Mouse brains were fixed in 4% paraformaldehyde at 4°C for overnight. The fixed whole brains were paraffin-embedded and cut into 5 µm sections for hematoxylin & eosin (H&E) staining. To measure cilia length, the fixed brains were sectioned in the coronal plane at 100 µm on a vibratome and immunostained. Whole-mount preparations of LV wall tissue were fixed with cold methanol for 10 min and 4% paraformaldehyde for overnight at 4°C. Cultured ependymal cells were fixed with cold methanol for 3 min and 4% paraformaldehyde for 10 min at RT. Whole-mount, ependymal cell or vibratome-sectioned samples were blocked with 10% goat serum in PBS for 30 min and incubated with primary antibodies for overnight at 4°C. Primary antibodies, were anti-Kif6 (1:100, Proteintech, 17290-I-AP), anti-Arl13b (1:200, Proteintech, 17711-I-AP), anti-Acetylated Tubulin (1:200, Sigma, T7451), anti-gamma Tubulin (1:100, Abcam, ab11321), anti-beta Tubulin (1:100, Abcam, ab7287), anti-Centrin (1:50, Sigma, 04-1624), anti-FGFR1OP (1:100, Proteintech, 11343-1-AP), anti-Dnai1 (1:100, NeuroMab, 73-372), or anti-Tubulin [YL 1/2] (1:200, Abcam, ab6160), were detected with secondary antibodies conjugated to Alexa Fluorophores (Invitrogen). The apical surface of ependymal cells was imaged using a confocal laser scanning microscope LSM700 (Zeiss) or LSM 980 Airyscan 2 SR mode with joint Deconvolution (Nikon) for super-resolution images. H&E or immunostained tissue sections were imaged using a BZ-X710 fluorescence microscope (KEYENCE).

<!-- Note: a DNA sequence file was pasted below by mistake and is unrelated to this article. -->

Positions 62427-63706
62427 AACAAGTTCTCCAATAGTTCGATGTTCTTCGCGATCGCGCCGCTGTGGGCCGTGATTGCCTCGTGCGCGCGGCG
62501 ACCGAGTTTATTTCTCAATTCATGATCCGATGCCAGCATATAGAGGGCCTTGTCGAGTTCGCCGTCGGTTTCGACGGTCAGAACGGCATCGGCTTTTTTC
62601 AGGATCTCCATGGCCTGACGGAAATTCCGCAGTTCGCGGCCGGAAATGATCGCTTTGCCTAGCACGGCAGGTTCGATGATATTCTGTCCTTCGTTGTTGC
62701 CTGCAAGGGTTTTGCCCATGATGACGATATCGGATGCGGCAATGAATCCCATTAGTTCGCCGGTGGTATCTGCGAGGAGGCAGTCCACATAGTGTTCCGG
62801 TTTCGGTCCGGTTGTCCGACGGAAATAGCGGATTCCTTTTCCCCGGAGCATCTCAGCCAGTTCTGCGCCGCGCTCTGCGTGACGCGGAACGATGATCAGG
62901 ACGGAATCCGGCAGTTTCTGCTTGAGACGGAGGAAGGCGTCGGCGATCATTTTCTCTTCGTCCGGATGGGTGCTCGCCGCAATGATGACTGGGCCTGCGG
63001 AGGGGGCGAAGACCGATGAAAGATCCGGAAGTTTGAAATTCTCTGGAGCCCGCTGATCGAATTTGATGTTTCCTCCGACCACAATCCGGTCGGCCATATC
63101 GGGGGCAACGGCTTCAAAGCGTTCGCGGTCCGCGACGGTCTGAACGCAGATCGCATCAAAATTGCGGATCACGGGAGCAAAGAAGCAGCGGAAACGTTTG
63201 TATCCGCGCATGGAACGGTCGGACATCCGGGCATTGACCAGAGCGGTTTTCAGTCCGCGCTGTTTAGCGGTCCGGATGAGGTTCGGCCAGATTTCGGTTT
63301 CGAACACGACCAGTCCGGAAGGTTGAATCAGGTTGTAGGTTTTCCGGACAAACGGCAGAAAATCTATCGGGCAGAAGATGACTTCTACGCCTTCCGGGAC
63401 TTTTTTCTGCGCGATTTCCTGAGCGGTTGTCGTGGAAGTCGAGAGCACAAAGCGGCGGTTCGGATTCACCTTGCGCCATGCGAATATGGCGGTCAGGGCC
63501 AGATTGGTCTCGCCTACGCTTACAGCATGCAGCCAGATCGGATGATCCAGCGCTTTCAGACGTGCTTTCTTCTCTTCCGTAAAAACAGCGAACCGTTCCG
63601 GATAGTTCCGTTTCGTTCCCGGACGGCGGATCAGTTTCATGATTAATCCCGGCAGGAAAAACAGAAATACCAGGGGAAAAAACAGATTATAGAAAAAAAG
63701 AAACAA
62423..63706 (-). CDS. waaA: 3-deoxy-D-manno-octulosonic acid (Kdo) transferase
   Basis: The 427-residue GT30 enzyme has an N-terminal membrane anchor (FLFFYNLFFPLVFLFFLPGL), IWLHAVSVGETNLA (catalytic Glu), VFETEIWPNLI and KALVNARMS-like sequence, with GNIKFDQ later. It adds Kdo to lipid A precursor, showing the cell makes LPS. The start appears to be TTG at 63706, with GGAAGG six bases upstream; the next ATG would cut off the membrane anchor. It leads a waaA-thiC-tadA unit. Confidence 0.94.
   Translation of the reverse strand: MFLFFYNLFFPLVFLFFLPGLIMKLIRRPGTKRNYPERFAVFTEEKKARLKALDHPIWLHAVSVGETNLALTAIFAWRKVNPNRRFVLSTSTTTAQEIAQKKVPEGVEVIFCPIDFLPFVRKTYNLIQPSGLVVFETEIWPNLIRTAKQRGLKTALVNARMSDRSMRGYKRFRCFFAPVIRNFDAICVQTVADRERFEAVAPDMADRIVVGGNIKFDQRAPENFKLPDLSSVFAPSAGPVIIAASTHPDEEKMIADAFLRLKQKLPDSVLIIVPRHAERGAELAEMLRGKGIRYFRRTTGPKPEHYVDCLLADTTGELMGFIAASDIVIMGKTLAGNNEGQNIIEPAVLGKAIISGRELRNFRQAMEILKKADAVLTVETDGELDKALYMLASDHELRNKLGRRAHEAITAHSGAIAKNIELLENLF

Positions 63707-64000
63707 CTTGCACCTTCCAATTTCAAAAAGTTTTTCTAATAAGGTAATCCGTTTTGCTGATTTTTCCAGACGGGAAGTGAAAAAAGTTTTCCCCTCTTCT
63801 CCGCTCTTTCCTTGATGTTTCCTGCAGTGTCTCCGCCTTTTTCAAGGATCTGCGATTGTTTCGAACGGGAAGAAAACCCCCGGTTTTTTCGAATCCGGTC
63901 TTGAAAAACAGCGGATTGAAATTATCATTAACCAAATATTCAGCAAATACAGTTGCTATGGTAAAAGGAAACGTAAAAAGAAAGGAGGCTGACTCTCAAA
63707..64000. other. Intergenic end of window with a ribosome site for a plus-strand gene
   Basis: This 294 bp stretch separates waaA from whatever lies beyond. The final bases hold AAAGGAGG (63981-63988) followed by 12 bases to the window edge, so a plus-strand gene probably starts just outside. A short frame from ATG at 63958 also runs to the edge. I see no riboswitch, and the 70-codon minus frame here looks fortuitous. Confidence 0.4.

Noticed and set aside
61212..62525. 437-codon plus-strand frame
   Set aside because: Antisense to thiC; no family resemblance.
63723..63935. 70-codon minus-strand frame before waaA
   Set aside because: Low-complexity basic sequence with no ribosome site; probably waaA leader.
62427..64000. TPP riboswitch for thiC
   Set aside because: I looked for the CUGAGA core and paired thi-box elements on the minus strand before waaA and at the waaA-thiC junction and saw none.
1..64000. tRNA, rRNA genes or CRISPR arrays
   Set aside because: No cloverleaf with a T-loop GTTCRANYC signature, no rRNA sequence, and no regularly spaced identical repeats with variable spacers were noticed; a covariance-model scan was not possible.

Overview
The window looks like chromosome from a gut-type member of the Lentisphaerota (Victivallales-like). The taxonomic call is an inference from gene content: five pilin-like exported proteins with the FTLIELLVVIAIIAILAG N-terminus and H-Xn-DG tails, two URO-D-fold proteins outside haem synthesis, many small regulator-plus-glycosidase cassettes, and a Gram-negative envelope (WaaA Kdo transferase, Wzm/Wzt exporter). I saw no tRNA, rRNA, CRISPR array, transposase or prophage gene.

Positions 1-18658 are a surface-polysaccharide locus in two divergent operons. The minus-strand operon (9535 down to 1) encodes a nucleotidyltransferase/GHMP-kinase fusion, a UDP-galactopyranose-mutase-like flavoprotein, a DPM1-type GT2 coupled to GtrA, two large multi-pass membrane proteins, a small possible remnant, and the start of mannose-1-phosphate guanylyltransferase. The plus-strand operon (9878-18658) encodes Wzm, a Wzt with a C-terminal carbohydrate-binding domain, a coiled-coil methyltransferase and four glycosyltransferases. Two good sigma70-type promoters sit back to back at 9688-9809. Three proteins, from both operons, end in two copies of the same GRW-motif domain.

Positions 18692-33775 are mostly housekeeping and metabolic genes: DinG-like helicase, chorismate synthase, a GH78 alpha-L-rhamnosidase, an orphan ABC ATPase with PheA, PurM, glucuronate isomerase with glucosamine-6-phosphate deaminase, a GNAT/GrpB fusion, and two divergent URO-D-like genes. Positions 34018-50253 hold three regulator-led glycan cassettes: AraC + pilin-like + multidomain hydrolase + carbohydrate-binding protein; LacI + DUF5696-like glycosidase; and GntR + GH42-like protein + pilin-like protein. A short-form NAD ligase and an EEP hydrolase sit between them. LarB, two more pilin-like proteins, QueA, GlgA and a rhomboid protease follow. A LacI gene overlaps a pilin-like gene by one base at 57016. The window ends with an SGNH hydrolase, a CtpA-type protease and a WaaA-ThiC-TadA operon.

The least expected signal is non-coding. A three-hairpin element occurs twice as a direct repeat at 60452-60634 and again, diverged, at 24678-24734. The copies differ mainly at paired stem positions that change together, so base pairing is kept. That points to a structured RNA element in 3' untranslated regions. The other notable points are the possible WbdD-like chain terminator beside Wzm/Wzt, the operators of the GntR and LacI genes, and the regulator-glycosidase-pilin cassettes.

Bead migration on LV wall tissue

The lateral sides of LV wall tissue were dissected from mouse brain at P12 and pinned on a silicon plate covered with DMEM. Fluorescent microsphere (1 µm) -containing PBS was placed on the middle part of LV walls. Bead migration was recorded in ten FPS for 10 s using an AXIO Zoom.V16 microscope (Zeiss). Time-projection images were created from 100 frames obtained by using Fiji software (Schindelin et al., 2012). Beads migration speed was calculated by using the manual tracking plug-in of Fiji.

Electron microscopy

Mouse LV wall tissues obtained at P14 were fixed overnight using 3% glutaraldehyde with 2% paraformaldehyde. Tissues were post fixed in 1% osmium tetroxide with 1% potassium ferrocyanide for 3 h. After en-bloc staining with 1% aqueous uranyl acetate for 1 h, ethanol-dehydrated tissues were displaced into aceton and embedded in epoxy resin. Tissues were sectioned (80 nm thickness) with an UltraCut Ultramicrotome (Leica). Images of the apical cell cortex of ependymal cells were obtained using a Tecnai Transmission Electron Microscope (FEI).

Statistical analyses

The violin plots were generated using GraphPad Prism 9 (GraphPad) Welch's t-test or Mann–Whitney U-test were used to compare the means of two experimental groups by using GraphPad Prism. Differences were considered statistically significant at P<0.05. To determine the rotational BB orientation for a single ependymal cell (Fig. 5E), a vector was drawn from the center of a FOP dot to the center of the closest γ-tubulin dot in each cell; more than ten vectors were averaged. Vector angles were measured using Fiji and plotted as a circular diagram using the statistical software R (R Core Team, 2019: https://www.r-project.org/). Mean resultant vector lengths () were calculated using the ‘circular’ package (https://cran.r-project.org/web/packages/circular/index.html) within the R statistical computing environment. For Fig. 5I, vector angle distribution of cilia bundles on WT and Kif6pG555fs LV wall tissue was compared by using Watson's two-sample U2 test (R software).